I’ve stated before that the theme of Matthew’s gospel is that Jesus is the True Israel. We haven’t talked about that as much in the recent weeks, but it’s still clearly in view here. A common thread running through each part of Matthew 5-7, is the continual covenant breaking of the people of Israel. They can’t keep the covenant of God; they don’t even understand it! They were handing out divorces for offenses as trivial as a wife burning a husband’s dinner. But marriage is essential in our understanding of God’s covenant with his people. Ephesians 5 says that the mystery of marriage is that it is a picture of the union between Jesus Christ and the church. Marriage has a unique ability to show the saving relationship between Jesus and those whom he would save from sin and death. Romans 5 tells us that “God shows his love for us in that while we were still sinners, Christ died for us.”

Marriage demonstrates love within a covenant commitment. Love like Jesus has for the church: founded on grace, in other words, undeserved favor. Love that is not self-focused but sacrificial, just as Christ sacrificially laid down his life for the church, to save his people not because of their works or good deeds, but saving them by faith in him alone. Christ calls us then to turn from our sin, that we would feel the weight of our sin and sorrow for it, and that we would put our full trust in Jesus’ saving work: his perfect life, his atoning death, and his glorious resurrection and ascension to heaven. By faith, those who trust in Christ enter into an eternal, covenant union with him. Marriage is a picture of this union. God determined, from the beginning, that it would be so. Even now, as we think about marriage, Christ speaks to us. He invites us to repent and believe. He calls us to trust in him alone.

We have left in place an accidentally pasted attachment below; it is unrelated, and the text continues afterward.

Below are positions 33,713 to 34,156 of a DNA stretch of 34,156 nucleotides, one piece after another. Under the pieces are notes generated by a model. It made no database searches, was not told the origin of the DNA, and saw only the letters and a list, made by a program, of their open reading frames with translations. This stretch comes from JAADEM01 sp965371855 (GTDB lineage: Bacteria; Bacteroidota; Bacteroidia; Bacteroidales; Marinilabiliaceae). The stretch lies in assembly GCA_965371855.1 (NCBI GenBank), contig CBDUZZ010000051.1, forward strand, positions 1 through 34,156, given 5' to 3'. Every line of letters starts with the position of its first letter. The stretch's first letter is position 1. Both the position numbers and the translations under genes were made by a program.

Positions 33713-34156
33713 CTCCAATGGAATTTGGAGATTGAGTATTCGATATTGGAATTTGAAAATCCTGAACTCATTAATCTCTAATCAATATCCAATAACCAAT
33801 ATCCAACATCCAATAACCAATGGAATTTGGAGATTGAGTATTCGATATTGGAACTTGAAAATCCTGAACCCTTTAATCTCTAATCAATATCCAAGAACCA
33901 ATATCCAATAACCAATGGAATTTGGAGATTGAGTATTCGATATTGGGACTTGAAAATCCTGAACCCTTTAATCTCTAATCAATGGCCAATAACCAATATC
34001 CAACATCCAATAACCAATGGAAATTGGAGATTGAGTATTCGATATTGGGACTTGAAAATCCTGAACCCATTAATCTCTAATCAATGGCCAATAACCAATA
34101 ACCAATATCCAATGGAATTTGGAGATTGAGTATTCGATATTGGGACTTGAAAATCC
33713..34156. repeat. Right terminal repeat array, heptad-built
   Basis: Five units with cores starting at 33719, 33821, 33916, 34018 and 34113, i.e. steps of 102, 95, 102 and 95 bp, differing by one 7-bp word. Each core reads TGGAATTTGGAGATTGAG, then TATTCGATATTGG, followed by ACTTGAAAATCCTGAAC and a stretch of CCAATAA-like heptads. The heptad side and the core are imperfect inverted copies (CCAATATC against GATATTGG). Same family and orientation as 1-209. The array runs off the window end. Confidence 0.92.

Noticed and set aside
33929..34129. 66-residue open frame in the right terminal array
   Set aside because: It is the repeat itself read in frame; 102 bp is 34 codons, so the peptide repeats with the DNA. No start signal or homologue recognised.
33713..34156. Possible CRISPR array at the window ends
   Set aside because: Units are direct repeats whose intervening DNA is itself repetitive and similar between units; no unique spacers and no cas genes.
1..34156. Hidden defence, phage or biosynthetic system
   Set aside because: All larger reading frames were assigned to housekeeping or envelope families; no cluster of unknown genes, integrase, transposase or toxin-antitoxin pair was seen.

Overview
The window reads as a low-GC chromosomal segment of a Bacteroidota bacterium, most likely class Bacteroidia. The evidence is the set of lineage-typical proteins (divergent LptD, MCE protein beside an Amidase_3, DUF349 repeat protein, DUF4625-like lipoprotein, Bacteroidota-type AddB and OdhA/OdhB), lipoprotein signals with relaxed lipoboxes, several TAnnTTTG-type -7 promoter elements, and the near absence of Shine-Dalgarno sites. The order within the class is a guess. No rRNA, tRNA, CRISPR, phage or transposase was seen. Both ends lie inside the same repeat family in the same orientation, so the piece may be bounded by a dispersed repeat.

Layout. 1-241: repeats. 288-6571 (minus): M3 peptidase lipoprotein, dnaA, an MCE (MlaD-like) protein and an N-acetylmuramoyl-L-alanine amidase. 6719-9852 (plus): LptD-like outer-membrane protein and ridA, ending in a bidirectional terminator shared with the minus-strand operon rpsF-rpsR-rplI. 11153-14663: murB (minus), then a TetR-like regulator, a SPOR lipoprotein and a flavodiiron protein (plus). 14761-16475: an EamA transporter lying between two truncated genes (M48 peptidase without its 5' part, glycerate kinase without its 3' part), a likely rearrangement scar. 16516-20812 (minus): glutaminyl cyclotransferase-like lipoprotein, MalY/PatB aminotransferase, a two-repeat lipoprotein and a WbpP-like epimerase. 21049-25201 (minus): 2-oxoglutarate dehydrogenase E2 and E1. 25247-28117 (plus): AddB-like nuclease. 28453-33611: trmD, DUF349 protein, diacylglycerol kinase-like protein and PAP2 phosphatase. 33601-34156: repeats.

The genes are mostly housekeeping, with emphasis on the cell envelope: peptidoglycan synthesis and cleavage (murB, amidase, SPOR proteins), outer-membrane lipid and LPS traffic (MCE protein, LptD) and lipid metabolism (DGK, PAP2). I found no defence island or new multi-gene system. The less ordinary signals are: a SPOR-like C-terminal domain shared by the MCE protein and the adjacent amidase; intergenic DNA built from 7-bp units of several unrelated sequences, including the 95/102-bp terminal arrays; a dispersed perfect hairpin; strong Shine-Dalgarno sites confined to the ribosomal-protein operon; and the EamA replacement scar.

God does not flippantly jump in and out of covenant with his people. He binds himself to us. We see that in the death of Jesus on the cross we see God bearing the sin of the broken covenant as he demonstrated that he would in his covenant ceremony with Abraham in Genesis 15. God showed that unlike a covenant where each side bears its own penalties, he would absorb the penalties of both sides. He would shed blood for the covenant breaking on the part of his people. We see that shed blood, the payment for sin, at the cross. As we sing together now, let’s reflect on the eternal, loving commitment of our covenant God toward an adulterous people – adulterous in that we run to other things for worship, hope, and life. But at the cross, our very real sin debt was borne and paid for by God the Son.

Let’s pray.